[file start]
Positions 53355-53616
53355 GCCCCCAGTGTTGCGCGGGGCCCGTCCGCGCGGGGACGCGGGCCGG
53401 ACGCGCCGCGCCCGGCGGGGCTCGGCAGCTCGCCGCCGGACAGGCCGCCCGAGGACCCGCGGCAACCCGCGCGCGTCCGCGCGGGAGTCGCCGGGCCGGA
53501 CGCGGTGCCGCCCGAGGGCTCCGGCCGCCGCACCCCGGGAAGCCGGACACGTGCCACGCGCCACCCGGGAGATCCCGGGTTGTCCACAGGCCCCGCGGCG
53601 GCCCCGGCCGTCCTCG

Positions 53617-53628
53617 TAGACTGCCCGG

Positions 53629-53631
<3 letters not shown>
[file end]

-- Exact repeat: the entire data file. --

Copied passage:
Positions 53355-53616
53355 GCCCCCAGTGTTGCGCGGGGCCCGTCCGCGCGGGGACGCGGGCCGG
53401 ACGCGCCGCGCCCGGCGGGGCTCGGCAGCTCGCCGCCGGACAGGCCGCCCGAGGACCCGCGGCAACCCGCGCGCGTCCGCGCGGGAGTCGCCGGGCCGGA
53501 CGCGGTGCCGCCCGAGGGCTCCGGCCGCCGCACCCCGGGAAGCCGGACACGTGCCACGCGCCACCCGGGAGATCCCGGGTTGTCCACAGGCCCCGCGGCG
53601 GCCCCGGCCGTCCTCG

Positions 53617-53628
53617 TAGACTGCCCGG

Positions 53629-53631
<3 letters not shown>